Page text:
Some of the less-well-known, yet significant figures on the New Year’s Honours list this year include Joyce Plotnikoff (DBE) who has been honoured with a damehood for what the official list describes as having ‘revolutionised the way the courts treat child witnesses’. Philanthropist David Verey (Kt), who almost entirely funded an art gallery at Eton College, has received the honour of knighthood as has Theodore Agnew (Kt) who has been a big sponsor of academy schools.
Each of the awards made on the Prime Minister’s list has been through several stages of review by numerous independent honours committees before being recommended to The Queen. Prospective recipients are contacted by the Cabinet Office ahead of the publication of the bi-annual list which declares the Prime Minister’s (or other minister) intention to recommend the person to Her Majesty for an award. This roundabout language is used intentionally so that a person may, if they choose, reject the honour without it being seen as ‘rejecting The Queen’. Those who refuse honours are not disclosed by the Cabinet Office during their lifetime and rejections only usually make it into the public domain where a recipient themselves announces it.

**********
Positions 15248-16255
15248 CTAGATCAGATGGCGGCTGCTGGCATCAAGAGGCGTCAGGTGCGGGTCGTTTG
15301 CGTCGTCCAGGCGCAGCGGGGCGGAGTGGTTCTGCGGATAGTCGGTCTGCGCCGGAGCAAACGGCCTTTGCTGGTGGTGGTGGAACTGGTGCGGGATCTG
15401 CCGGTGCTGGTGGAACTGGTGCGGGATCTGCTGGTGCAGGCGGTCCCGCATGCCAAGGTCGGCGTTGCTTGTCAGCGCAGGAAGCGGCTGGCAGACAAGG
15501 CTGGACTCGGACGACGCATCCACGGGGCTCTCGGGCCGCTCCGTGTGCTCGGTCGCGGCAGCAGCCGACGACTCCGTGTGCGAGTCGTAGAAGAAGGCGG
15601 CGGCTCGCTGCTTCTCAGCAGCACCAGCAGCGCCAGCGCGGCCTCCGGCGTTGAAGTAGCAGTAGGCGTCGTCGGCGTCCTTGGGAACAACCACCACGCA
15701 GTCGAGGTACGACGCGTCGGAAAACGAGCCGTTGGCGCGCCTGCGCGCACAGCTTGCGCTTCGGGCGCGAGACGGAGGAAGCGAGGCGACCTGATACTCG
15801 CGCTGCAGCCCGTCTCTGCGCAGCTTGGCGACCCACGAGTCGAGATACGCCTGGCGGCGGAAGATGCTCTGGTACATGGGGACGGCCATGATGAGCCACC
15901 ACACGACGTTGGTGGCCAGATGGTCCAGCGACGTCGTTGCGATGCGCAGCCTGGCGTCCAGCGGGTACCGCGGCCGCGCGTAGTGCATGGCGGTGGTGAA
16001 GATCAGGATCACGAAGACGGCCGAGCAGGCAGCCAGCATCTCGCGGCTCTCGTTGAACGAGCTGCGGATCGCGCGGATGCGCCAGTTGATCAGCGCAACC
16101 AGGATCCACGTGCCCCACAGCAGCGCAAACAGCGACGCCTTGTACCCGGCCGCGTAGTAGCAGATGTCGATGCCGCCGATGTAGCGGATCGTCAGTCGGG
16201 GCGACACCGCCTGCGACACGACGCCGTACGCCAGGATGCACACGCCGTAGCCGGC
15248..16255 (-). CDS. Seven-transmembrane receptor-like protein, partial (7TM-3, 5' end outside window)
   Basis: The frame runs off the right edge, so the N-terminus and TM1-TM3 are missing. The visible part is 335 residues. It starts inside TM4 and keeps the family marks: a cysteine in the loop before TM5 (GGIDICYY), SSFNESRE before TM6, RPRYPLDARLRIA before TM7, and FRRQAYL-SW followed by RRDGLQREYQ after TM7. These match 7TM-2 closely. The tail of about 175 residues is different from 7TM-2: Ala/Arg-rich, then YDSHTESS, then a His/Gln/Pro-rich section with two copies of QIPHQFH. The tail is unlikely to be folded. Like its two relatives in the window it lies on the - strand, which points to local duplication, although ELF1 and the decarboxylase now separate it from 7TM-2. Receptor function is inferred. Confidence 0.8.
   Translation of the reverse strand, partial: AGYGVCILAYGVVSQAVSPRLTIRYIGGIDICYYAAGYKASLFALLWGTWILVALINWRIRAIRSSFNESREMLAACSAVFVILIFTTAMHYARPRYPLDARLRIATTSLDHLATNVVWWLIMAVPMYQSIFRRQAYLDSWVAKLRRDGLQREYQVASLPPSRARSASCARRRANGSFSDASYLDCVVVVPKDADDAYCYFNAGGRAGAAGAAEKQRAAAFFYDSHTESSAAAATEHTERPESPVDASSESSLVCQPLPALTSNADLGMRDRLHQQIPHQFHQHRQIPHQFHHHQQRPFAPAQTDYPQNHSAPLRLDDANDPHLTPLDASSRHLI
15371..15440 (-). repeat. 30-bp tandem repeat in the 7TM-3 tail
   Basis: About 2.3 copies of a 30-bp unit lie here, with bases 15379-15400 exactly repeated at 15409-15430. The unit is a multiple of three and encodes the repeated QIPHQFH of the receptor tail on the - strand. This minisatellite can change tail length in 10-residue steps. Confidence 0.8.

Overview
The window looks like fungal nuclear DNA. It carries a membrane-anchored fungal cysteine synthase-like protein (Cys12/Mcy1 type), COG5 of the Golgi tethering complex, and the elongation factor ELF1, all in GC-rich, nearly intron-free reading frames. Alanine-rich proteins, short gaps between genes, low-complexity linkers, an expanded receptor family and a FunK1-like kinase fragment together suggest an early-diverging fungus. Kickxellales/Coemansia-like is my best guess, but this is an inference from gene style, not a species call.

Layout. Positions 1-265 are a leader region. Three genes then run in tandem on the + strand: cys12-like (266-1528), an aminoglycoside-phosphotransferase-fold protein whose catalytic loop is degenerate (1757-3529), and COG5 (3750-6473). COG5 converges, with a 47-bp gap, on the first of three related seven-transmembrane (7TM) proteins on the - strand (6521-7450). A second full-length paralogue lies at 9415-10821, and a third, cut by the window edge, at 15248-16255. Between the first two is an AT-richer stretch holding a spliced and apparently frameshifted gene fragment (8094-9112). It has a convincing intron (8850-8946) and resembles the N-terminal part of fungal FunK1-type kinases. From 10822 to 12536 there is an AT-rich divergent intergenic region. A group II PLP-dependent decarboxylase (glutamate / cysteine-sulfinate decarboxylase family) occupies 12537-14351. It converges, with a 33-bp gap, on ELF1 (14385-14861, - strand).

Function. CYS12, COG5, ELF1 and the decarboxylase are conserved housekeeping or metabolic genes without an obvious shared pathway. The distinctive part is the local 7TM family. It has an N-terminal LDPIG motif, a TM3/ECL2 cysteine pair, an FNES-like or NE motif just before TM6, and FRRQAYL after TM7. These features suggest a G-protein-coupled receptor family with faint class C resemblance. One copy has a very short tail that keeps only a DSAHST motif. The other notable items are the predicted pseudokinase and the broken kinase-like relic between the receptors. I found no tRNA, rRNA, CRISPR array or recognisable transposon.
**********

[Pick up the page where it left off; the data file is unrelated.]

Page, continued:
Once a recipient accepts the offer of an honour, their details are put on the final list which is presented to Her Majesty. This stage is largely a formality as The Queen isn’t involved in selecting recipients for public honours. After this, a recipient will be contacted at some point in the year by the Central Chancery of the Orders of Knighthood at St James’s Palace to invite them to attend an investiture in the year to receive their insignia and/or accolade.